But what really defines this generation is technology. Gen Z – or iGen, as it is sometimes called – has never known a phone that wasn’t smart, or a fact it couldn’t Google. They spend their days as confident citizens of a digital world that exists mostly apart from the adults in their lives.
This generation also will inherit a world with monumental problems: climate change, terrorism, the gap between the rich and the poor. By the time the first wave of Gen Zers have graduated from university, says Ms. Spinks, one of them will be entering the work force for roughly every three baby boomers retiring.
How does all that change them? What characterizes the psyche of a generation that grows up never knowing a world without lone-wolf terrorist attacks? What’s the effect of seeing those just ahead of you stumble financially, burdened by university debt? What does it mean that your life – your brand – plays out on Instagram and Facebook and Twitter, with the expectation, and the responsibility, of being both the watched and the watcher?
So, The Globe and Mail put some of these questions directly to the Class of 2016, through a national online survey of 886 students conducted with Yconic, the Toronto-based youth-marketing agency, as well as e-mail questionnaires, round-table conversations and interviews. Along the way, we met, among others, Kakeka Thundersky, an activist-minded indigenous student in Winnipeg growing up with a foster dad, and headed for a teaching degree; Muhammad Hussain – Muslim, feminist, class president and power-lifter in Cambridge, Ont.; thoughtful and articulate Jake Paterson in Ottawa, who sees his future working outdoors on power lines; Abena Miller, fiercely religious, and growing up as a proud Jamaican-Canadian in Edmonton; Mahima Mishra, an accomplished athlete of South Asian descent in St. John’s, determined to find her own path; and Sabrina Cruz, a math-loving YouTuber in Ajax, Ont. They all refuse to be put into tidy boxes, let alone to be stereotyped.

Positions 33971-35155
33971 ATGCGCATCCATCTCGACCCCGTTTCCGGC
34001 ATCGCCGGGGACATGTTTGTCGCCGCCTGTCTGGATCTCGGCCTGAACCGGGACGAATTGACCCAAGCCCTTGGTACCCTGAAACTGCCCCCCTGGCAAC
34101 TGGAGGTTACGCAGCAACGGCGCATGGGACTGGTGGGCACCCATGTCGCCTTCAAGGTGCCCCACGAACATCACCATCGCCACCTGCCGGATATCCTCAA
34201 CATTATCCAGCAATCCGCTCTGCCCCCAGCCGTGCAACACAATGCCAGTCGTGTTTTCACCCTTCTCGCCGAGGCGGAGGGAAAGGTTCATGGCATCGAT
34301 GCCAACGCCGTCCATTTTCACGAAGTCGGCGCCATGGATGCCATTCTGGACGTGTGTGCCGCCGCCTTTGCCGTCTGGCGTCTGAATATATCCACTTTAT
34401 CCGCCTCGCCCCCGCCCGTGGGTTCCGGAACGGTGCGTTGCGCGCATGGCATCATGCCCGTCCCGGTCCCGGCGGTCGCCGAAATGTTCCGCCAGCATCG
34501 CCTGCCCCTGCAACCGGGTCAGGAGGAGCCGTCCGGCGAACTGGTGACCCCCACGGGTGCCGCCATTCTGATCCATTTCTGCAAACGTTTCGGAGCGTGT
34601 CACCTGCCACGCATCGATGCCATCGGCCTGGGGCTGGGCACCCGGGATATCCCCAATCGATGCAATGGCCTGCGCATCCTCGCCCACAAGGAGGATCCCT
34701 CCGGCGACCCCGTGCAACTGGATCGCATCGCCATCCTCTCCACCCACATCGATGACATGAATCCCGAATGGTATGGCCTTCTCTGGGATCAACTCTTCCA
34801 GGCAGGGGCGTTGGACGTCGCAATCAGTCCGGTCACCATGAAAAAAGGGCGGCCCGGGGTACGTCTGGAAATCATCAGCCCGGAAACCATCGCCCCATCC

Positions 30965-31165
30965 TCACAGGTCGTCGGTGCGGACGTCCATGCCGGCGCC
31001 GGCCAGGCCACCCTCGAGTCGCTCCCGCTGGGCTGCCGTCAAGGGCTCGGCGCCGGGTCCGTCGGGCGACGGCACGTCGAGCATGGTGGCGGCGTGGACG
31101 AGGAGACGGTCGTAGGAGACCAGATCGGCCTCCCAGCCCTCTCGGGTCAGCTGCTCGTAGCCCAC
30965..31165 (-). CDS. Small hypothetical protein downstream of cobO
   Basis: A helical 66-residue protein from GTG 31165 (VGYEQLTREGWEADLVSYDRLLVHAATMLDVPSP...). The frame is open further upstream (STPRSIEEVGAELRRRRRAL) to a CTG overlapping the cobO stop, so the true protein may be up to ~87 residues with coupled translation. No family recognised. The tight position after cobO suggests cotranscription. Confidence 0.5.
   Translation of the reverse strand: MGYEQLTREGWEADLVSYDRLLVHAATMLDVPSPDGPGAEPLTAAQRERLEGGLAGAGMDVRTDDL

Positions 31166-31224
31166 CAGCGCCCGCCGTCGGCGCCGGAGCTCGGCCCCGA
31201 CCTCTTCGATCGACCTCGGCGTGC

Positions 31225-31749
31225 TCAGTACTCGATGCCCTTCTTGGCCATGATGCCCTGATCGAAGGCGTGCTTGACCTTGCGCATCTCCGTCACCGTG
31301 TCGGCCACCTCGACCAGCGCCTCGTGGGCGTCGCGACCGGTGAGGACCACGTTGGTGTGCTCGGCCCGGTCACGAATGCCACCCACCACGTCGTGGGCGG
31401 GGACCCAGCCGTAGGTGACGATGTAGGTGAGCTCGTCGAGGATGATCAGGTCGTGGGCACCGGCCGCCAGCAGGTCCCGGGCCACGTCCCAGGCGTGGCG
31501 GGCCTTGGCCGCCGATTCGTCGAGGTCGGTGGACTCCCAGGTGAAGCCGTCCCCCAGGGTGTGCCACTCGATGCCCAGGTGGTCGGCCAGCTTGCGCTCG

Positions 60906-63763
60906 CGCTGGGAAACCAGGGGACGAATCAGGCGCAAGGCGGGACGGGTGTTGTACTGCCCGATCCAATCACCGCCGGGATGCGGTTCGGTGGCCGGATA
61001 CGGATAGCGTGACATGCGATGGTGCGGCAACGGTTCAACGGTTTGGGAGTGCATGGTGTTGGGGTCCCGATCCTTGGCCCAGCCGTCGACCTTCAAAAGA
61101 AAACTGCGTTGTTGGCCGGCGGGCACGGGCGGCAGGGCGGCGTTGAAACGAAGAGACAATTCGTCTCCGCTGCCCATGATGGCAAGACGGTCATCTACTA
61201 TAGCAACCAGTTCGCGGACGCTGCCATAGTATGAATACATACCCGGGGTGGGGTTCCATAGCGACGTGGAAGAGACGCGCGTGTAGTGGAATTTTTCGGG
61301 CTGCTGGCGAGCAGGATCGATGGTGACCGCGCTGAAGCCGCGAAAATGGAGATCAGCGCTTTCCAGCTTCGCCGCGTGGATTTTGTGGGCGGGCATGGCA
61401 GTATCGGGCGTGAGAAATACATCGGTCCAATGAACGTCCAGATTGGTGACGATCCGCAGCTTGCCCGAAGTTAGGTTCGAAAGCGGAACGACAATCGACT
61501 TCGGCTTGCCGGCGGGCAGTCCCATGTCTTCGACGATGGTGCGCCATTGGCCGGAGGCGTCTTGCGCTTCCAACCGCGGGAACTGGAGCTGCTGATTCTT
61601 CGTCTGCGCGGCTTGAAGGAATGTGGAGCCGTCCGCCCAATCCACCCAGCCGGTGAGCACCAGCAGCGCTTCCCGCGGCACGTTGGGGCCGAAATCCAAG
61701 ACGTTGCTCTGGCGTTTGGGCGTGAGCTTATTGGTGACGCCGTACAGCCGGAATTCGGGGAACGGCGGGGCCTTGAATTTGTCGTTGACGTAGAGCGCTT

It’s hard to define the narrative of any generation, composed, as it is, of individuals, all with their own stories to tell. But this isn’t intended to be definitive; it’s a snapshot in time. Some day, these young people may look back at what they said, and smile at their foresight. Or they may laugh at themselves. Or wonder wistfully where that person went.
But for now, we wanted to ask them, where might they go?
They worry – a lot
“I get very stressed out about money,” says Chelsea Knuth, in Ottawa. “I can’t sleep too well worrying about it.”
For her, debt is weight that will drag down her future, limiting her choices. She doesn’t want to be trapped, for instance, in a job she doesn’t like just to be able to pay the bills. “I have a picture of what I want my life to be.” And she doesn’t want carelessness with money to be the reason it doesn’t happen.